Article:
Monday, October 02, 2017

Using Articles A, An, and The: Part 1

Use a, an or no article with generic nouns. Generic nouns are used to make generalizations.
  • Indians are generally friendly.
  • A dog is a loyal companion.
  • Life is full of surprises.
  • An Englishman's home is his castle.
  • A thing of beauty is a joy forever.
Exception: Sometimes, the is used with generic singular count nouns, specially with inventions and animal species.
  • The bengal tiger is an endangered species.
  • Do you know who invented the laptop?
  • The Ganges river dolphin was officially discovered in 1801
  • The African elephant is the largest animal walking the Earth.
  • The anemometer is a device that measures the speed of the wind





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Tuesday, September 26, 2017

Pretty vs. Fairly

Pretty (adjective) means attractive, nice-looking. Informally, pretty is sometimes used as an adverb meaning a little bit, not completelyAvoid using pretty in this meaning in business or formal academic writing. Use fairly instead.
  • The article was pretty good. (informal)
  • The article was fairly good. (formal)



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Tuesday, November 25, 2014

Alike vs. Like


Alike is an adjective and an adverb meaning similar, like each other or in a similar way.
Use alike after nouns. Alike is not often used before nouns.
  • Adults and children alike enjoy video games.
  • Children and adults alike celebrate halloween in United States.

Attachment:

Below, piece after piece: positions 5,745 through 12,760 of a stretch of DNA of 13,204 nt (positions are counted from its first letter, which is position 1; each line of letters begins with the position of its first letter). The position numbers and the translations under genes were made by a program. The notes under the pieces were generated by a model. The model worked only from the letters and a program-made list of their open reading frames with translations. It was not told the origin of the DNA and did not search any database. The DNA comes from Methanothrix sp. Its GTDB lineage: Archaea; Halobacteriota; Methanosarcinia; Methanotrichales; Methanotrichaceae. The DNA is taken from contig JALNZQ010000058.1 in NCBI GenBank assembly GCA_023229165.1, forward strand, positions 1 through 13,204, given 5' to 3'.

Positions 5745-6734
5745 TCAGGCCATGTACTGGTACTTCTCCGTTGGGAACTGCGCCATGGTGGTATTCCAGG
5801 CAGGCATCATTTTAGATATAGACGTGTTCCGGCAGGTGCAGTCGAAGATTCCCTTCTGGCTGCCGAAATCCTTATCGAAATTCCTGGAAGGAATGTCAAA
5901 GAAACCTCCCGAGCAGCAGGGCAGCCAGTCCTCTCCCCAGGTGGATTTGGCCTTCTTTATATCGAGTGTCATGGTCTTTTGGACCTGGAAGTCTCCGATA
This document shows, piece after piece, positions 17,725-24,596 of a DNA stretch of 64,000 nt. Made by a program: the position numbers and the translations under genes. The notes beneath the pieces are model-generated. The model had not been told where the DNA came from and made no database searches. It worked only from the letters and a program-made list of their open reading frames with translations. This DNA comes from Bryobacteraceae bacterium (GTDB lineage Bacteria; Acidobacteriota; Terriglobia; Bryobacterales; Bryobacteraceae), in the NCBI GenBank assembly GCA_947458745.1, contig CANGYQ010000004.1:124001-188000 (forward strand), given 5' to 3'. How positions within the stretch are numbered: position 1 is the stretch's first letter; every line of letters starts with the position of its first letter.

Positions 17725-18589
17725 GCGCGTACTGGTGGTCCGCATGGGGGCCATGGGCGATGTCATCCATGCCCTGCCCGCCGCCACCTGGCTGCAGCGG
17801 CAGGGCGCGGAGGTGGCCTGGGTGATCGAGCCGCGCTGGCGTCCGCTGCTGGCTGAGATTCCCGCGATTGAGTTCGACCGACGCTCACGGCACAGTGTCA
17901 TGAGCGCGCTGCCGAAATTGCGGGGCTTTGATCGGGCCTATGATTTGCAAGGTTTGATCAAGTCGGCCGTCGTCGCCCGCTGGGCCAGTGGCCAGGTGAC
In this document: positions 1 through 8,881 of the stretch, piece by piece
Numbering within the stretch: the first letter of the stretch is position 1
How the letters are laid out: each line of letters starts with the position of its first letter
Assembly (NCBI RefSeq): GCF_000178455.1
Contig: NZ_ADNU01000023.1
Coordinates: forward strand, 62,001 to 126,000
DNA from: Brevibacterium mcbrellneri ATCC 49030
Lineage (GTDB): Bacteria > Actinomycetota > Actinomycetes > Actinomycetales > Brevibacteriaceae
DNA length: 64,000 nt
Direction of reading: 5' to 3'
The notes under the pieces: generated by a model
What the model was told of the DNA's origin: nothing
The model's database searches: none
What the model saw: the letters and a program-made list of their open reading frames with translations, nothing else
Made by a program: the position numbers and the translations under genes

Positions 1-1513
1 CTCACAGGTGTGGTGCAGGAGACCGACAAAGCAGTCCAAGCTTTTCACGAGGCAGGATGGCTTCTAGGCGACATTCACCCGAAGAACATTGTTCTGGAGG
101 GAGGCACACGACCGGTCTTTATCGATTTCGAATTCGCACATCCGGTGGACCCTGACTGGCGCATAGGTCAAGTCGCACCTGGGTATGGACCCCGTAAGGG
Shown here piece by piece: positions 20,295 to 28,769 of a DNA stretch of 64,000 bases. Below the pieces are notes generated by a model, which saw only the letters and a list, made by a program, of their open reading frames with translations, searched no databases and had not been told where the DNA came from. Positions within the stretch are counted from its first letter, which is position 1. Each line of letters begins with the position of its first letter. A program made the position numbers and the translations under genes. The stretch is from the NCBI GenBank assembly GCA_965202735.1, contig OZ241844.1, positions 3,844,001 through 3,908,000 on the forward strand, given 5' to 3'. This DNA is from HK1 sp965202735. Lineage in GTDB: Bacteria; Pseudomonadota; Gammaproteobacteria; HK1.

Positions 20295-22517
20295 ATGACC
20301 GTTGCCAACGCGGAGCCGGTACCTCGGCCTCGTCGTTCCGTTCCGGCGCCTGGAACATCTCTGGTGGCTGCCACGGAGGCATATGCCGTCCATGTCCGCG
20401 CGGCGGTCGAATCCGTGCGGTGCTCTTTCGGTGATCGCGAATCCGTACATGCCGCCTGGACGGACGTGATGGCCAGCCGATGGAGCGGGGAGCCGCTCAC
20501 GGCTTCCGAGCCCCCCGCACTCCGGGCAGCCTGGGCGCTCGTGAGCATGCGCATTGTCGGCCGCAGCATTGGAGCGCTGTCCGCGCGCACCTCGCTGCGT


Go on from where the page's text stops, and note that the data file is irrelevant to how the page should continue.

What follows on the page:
Alike can also follow other kind of words.
  • No two thumb prints are exactly alike.
  • My sister and I are alike in looks, but not in personality.
Like is a preposition meaning similar to
Use like before a noun or a pronoun to talk about similarity.
like + noun/ pronoun
  • My sister talks like me.
  • His daughter looks like him.
  • he is a fantastic manager like his boss.
For like vs. as click on the link below:
Like vs. As





Wednesday, September 17, 2014

Hanged vs. Hung


Hanged and hung both are past participles and past tenses of the verb to hang but they are used in different contexts.


Hanged is restricted to the sense of hang that means to suspend by the neck until dead, or to put to death by hanging.
  • He was hanged for murder.
  • She hanged herself moments after the result was announced.
  • A few hours after he was hanged, the terrorist's body was buried at the central jail.
In all other senses of the word hang, hung is the preferred form as past tense and past participle.
  • They hung the picture on the wall by the door.
  • A towel hung from the the rail.
  • I hung my daughter's picture above my working desk.


Wednesday, September 03, 2014

Flammable, Inflammable and Nonflammable


Flammable and inflammable are synonyms. 
Both mean easily set on fire; burning easily; burnable; easily ignited and capable of burning rapidly.
  • Children toys and clothes should not be made of flammable/ inflammable material.
  • Never ignite a fire near a flammable/ inflammable substance.
  • Because gasoline is one of the most flammable/ inflammable liquids, fire is a serious threat in any vehicle service area.
Nonflammable is the antonym/ opposite of flammable.